FUNCTIONAL SHAPES AND HEAP OF PROTECTIONS: CGUE ADMITS CUMULATION BETWEEN PATENT AND COPYRIGHT
By its recent decision of 11 June 2020 in Case C-833/18, the Court of Justice of the European Union (CJEU) confirmed that a certain shape, even if already covered by patent protection, can also be protected by copyright if the requirements for protection are fulfilled. In particular, according to the CJEU, even the shapes (at least in part) necessary to achieve a technical result may be sufficiently “creative” to obtain copyright protection, even if already covered by patent protection (now expired).
The proceedings before the CJEU
The manufacturer of a well-known folding bicycle applied to the Business Court in Liège, Belgium, for a declaration of infringement of its copyright in relation to the product itself by a bicycle with a highly similar visual appearance, manufactured and marketed by a competitor. The shape was characteristic of a folding bicycle capable of taking three different positions (open, stand by and folded while remaining balanced on the ground) and had already been the subject of a patent which subsequently became public knowledge.
The competitor argued that the shape of the bicycle at issue would not be eligible for copyright protection because it needed the technical function (folding mechanism), as confirmed by the existence of a patent for invention (now expired) on the very same shape.
Consequently, the Belgian Business Court has referred to the Court of Justice of the European Union the question whether works whose shape is necessary to obtain a technical result are excluded from the protection granted by copyright and whether, in order to consider a shape to be technically necessary, account must be taken, inter alia, of the existence of earlier patent protection or the existence of other possible shapes which would enable the same result to be achieved.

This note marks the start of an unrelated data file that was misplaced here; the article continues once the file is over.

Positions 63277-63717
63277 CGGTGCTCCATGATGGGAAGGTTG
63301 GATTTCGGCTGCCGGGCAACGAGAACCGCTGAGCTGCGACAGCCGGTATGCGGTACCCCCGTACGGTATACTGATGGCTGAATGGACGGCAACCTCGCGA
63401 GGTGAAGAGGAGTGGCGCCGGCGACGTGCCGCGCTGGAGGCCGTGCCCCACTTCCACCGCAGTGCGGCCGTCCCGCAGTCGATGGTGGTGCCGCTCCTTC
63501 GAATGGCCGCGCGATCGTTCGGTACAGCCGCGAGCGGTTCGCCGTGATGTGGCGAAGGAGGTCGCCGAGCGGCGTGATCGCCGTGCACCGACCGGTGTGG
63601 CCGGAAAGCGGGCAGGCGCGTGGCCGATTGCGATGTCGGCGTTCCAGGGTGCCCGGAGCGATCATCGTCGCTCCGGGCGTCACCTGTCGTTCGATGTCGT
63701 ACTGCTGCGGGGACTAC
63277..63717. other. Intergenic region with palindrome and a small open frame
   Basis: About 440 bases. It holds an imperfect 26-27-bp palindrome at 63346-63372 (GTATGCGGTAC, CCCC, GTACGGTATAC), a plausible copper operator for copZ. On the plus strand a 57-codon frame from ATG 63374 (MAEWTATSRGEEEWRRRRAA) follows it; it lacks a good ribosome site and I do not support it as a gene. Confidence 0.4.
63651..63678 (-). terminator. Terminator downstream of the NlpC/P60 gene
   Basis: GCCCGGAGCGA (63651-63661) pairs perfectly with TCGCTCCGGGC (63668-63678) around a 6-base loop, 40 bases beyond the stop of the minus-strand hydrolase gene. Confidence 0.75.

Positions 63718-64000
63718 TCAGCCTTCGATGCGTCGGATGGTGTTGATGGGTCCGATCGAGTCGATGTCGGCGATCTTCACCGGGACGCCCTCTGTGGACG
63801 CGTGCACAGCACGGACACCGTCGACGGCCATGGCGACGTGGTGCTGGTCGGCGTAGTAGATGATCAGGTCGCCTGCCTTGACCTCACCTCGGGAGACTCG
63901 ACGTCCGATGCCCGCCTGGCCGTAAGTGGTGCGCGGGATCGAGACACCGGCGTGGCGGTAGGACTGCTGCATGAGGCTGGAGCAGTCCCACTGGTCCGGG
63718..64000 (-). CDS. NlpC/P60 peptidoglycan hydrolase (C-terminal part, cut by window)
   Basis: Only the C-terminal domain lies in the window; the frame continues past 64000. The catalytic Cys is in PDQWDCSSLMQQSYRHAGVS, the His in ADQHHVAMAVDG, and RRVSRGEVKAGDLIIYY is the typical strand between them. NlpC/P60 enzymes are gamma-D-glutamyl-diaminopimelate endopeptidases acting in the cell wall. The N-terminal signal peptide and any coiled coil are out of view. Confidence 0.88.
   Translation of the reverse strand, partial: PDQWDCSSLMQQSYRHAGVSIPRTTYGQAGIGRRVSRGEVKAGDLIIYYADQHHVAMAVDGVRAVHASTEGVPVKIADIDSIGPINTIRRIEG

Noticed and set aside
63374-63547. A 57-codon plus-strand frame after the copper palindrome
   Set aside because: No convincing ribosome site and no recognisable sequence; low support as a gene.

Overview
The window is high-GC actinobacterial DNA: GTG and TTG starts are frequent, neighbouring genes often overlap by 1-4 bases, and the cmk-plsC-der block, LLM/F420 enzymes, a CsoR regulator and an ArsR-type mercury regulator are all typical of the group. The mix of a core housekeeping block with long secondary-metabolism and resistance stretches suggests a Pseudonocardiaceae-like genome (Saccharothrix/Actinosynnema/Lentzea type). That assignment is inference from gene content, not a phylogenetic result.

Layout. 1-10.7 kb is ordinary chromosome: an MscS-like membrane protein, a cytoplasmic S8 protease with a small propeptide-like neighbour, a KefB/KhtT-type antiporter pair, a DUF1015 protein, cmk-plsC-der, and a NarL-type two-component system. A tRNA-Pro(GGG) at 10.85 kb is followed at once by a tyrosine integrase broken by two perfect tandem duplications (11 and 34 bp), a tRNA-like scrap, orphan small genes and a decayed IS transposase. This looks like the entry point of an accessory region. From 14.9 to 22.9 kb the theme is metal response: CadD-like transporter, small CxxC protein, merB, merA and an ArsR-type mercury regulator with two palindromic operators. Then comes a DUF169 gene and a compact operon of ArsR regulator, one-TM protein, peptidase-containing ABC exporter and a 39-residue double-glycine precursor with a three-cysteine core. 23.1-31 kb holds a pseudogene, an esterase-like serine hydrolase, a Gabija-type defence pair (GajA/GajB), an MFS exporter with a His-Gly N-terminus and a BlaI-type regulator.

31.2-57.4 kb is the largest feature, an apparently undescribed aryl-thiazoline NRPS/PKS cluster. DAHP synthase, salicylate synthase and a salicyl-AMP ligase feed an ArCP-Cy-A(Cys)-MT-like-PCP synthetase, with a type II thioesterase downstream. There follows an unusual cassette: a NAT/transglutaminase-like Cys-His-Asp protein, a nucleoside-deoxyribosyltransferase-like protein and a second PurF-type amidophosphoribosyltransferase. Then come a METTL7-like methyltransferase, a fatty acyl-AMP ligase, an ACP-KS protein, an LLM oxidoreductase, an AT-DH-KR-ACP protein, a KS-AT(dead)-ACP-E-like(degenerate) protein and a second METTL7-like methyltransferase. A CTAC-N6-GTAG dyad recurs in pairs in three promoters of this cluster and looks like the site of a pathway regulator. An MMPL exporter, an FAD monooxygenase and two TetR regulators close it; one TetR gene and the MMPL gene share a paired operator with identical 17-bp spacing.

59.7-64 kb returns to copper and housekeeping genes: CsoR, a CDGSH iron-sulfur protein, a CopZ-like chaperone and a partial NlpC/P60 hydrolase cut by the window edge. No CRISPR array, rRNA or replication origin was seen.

The CJEU Decision
In answering the questions posed by the Territorial Court, the Court of Justice of the European Union confirmed that, according to the law of the Union, the meaning of “work” consists of two elements: on the one hand, it implies an original object which is an intellectual creation belonging to its author and, on the other hand, it requires an expression of that creation. In relation to the concept of ‘originality’, the CJEU held that it is sufficient for the object to reflect the personality of its author, manifesting the author’s free and creative choices, even if the shape of the object is determined by technical reasons. Obviously, according to the CJEU, a free and creative choice of the author must also be found in the choice of technical solutions. The only limit that meets the protection of copyright on shapes is therefore the assessment of the author’s “creativity”, i.e. whether the creation of an object has been determined by technical reasons, rules or other constraints that have left no room for the exercise of the author’s creative freedom or have left it so limited that the idea and its expression are confused. This regardless of whether there are other possible shapes, i.e. a (expired) patent on the shape itself.
Potential (and expected) competitive implications